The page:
No matter where you live, you’re probably eating way more salt than you should.
Seventy-five percent of the world’s population eats nearly twice the recommended amount of salt per day, according to the first study to analyze salt intake across the globe.
The table-top salt shaker, salt and soy sauce added during cooking and sodium in commercially prepared food added up to nearly 4,000 mg a day per person in 2010.
The American Heart Association recommends limiting sodium in your diet to no more than 1,500 mg a day and the World Health Organizations suggests no more than 2,000 mg per day.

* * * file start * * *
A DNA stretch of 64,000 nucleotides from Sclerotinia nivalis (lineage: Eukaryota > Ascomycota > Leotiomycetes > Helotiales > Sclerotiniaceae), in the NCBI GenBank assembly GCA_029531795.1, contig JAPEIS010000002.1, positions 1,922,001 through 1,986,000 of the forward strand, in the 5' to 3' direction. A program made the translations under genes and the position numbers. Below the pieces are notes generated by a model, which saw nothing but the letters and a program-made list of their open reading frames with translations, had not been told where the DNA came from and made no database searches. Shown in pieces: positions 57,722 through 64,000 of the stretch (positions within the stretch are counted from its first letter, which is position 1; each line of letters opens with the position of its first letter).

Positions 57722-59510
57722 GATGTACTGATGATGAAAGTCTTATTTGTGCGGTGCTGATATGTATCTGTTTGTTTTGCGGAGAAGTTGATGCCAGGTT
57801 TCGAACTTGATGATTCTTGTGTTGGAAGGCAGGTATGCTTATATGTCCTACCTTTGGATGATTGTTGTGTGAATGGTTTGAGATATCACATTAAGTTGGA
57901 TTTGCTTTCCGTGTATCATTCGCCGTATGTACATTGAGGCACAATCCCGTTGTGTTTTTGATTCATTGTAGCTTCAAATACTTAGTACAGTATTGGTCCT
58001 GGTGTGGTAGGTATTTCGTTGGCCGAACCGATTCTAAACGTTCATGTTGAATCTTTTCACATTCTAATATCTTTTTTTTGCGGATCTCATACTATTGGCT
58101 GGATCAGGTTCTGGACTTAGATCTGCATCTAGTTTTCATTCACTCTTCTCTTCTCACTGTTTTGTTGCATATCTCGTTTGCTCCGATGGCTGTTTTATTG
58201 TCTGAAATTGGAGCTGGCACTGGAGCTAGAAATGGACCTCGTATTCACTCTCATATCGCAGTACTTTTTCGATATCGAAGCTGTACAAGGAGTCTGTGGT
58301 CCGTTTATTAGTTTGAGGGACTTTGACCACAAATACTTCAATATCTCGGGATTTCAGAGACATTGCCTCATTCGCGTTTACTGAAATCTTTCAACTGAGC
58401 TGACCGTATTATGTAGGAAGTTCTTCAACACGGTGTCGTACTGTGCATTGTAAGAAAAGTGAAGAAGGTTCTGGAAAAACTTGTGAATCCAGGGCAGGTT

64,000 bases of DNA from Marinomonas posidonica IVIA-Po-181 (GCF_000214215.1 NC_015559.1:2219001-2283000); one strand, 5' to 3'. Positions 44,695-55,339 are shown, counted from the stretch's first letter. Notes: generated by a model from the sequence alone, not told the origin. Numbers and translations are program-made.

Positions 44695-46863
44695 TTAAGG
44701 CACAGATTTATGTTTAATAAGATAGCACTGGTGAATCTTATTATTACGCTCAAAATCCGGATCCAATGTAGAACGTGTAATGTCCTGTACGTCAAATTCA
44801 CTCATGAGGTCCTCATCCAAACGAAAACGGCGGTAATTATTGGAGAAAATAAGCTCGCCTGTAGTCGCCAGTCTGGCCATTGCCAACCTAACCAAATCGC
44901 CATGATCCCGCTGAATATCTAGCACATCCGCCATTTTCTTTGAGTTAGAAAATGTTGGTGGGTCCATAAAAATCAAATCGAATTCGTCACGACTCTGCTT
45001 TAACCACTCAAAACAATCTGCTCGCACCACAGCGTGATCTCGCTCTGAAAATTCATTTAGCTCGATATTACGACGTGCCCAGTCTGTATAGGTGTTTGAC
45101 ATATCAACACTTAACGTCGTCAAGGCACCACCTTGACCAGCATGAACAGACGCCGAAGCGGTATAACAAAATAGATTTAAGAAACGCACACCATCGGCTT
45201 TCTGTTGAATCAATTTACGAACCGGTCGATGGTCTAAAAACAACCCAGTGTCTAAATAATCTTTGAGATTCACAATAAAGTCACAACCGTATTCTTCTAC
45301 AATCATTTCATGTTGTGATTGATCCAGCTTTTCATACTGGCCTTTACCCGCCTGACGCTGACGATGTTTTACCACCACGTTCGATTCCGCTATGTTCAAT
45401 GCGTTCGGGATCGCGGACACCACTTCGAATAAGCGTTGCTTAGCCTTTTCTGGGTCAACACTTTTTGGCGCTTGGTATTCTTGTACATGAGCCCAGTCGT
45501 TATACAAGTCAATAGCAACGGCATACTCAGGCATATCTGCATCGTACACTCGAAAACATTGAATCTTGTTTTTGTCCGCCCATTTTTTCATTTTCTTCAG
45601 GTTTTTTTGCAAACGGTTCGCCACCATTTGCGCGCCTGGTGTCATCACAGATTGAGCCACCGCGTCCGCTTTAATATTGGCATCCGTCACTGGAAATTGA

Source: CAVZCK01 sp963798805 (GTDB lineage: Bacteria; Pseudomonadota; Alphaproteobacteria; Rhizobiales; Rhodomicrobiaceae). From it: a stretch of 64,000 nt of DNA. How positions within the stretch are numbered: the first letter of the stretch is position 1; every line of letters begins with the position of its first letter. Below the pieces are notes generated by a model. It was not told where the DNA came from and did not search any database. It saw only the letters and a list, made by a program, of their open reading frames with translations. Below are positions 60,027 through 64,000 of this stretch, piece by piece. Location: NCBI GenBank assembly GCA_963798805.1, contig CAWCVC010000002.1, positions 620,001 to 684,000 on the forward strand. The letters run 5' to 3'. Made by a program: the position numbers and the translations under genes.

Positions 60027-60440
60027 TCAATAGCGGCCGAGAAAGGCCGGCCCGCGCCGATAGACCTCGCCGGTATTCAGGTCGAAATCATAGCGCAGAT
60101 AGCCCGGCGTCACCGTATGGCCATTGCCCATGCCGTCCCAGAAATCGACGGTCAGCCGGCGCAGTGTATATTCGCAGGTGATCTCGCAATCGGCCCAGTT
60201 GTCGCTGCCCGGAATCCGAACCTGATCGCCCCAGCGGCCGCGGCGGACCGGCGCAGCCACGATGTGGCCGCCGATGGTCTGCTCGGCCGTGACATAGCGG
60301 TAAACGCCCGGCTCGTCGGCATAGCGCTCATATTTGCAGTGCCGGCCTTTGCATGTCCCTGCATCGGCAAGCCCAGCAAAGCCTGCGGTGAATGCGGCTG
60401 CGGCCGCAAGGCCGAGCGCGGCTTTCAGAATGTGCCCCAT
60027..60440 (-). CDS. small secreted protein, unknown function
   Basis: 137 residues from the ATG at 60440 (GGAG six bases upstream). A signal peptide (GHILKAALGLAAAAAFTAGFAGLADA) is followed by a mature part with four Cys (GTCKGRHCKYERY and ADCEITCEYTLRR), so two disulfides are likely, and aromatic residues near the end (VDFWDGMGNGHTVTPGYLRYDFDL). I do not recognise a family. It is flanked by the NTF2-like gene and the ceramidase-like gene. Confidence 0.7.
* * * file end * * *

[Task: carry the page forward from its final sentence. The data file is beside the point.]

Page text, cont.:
Salt raises blood pressure, which is a major risk factor for heart disease — the No. 1 cause of death in the world.
- Kazakhstan had the highest average intake at 6,000 mg per day, followed by Mauritius and Uzbekistan at just less than 6,000 mg per day.
- Kenya and Malawi had the lowest average intake at about 2,000 mg per day.
- The average intake in the United States was about 3,600 mg a day.
In another analysis of the same data, eating too much salt led to nearly 2.3 million heart-related deaths worldwide in 2010. The U.S. ranked 19th out of the 30 largest countries, with 429 deaths per million adults due to eating too much sodium.